All along our trench, rifles and machine guns spoke, our shrapnel was bursting over their heads. They went down in heaps, but new ones took the place of the fallen. Nothing could stop that mad rush. The Germans reached our barbed wire, which had previously been demolished by their shells, then it was bomb against bomb, and the devil for all.\
Suddenly, my head seemed to burst from a loud "crack" in my ear. Then my head began to swim, throat got dry, and a heavy pressure on the lungs warned me that my helmet was leaking. Turning my gun over to No. 2, I changed helmets.
The trench started to wind like a snake, and sandbags appeared to be floating in the air. The noise was horrible; I sank onto the fire step, needles seemed to be pricking my flesh, then blackness.
I was awakened by one of my mates removing my smoke helmet. How delicious that cool, fresh air felt in my lungs.
A strong wind had arisen and dispersed the gas.
They told me that I had been "out" for three hours; they thought I was dead.\
The attack had been repulsed after a hard fight. Twice the Germans had gained a foothold in our trench, but had been driven out by counterattacks. The trench was filled with their dead and ours. Through a periscope, I counted eighteen dead Germans in our wire; they were a ghastly sight in their horrible-looking respirators.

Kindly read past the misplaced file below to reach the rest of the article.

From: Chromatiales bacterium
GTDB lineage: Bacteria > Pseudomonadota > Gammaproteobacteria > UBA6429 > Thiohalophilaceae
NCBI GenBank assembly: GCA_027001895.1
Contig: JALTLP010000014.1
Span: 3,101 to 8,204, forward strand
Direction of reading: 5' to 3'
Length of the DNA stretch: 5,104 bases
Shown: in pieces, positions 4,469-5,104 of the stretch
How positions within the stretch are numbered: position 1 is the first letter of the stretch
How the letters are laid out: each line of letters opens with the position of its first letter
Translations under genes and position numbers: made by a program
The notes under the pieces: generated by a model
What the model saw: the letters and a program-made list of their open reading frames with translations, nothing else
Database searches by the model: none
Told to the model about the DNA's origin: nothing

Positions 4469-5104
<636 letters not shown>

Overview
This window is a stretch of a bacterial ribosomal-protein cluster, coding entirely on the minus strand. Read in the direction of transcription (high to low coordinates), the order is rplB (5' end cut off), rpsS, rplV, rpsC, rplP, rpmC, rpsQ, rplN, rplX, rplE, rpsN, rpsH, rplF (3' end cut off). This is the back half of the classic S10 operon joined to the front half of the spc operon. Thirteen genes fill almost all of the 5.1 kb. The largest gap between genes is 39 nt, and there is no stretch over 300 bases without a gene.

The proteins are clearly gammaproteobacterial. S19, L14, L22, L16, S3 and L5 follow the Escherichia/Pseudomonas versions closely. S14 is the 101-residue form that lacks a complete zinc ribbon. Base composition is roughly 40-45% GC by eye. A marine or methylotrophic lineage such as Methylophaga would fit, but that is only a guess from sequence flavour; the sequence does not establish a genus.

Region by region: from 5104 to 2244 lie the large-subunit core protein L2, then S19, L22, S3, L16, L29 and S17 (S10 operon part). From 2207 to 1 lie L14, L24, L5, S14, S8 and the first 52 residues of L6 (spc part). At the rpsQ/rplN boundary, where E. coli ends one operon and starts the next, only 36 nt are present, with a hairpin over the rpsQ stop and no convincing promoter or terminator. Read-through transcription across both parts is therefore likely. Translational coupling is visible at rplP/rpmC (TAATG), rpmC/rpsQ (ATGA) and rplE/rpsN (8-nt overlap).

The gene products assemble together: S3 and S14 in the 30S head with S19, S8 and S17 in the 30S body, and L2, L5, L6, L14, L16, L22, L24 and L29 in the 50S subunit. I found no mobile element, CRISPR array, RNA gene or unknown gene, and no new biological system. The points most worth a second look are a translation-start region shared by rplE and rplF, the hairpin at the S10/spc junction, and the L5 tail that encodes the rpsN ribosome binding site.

I examined my first smoke helmet, a bullet had gone through it on the left side, just grazing my ear, the gas had penetrated through the hole made in the cloth.
Out of our crew of six, we lost two killed and two wounded.
That night we buried all of the dead, excepting those in No Man's Land. In death there is not much distinction, friend and foe are treated alike.
After the wind had dispersed the gas, the R. A. M. C. got busy with their chemical sprayers, spraying out the dugouts and low parts of the trenches to dissipate any fumes of the German gas which may have been lurking in same.
Two days after the gas attack, I was sent to Division Headquarters, in answer to an order requesting that captains of units should detail a man whom they thought capable of passing an examination for the Divisional Intelligence Department.
Before leaving for this assignment I went along the front-line trench saying good-bye to my mates and lording it over them, telling them that I had clicked a cushy job behind the lines, and how sorry I felt that they had to stay in the front line and argue out the war with Fritz. They were envious but still good natured, and as I left the trench to go to the rear they shouted after me:
"Good luck, Yank, old boy, don't forget to send up a few fags to your old mates."
I promised to do this and left.
I reported at Headquarters with sixteen others and passed the required examination. Out of the sixteen applicants four were selected.
I was highly elated because I was, as I thought, in for a cushy job back at the base.